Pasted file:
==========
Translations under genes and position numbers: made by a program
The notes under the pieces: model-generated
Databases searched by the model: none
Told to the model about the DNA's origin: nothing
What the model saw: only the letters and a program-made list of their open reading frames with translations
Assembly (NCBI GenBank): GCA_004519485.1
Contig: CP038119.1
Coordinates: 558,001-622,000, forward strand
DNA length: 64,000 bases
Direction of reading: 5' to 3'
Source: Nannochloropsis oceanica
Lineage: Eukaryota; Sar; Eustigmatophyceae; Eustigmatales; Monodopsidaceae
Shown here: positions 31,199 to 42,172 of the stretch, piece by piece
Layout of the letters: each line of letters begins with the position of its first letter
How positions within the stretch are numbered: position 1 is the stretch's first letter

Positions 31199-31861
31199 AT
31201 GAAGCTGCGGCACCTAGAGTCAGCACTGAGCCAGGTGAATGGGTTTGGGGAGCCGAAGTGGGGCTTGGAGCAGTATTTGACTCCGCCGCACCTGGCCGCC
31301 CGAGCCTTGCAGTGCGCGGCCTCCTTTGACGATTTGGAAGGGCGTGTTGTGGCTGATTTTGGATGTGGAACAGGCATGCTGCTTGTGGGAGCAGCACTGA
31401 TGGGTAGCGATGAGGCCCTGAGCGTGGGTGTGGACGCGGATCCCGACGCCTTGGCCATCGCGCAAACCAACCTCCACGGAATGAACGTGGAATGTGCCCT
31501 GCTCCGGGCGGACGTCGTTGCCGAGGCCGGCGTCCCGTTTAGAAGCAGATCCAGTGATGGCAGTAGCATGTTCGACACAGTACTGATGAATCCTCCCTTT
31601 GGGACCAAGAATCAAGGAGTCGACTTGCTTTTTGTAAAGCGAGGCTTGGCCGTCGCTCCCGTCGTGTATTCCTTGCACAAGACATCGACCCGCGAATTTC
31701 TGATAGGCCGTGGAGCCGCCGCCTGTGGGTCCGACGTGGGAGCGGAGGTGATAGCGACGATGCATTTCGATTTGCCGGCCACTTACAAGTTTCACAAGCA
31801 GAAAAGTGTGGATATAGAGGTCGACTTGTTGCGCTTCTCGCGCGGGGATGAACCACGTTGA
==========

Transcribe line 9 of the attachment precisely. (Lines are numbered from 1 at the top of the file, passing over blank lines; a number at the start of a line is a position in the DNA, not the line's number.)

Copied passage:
DNA length: 64,000 bases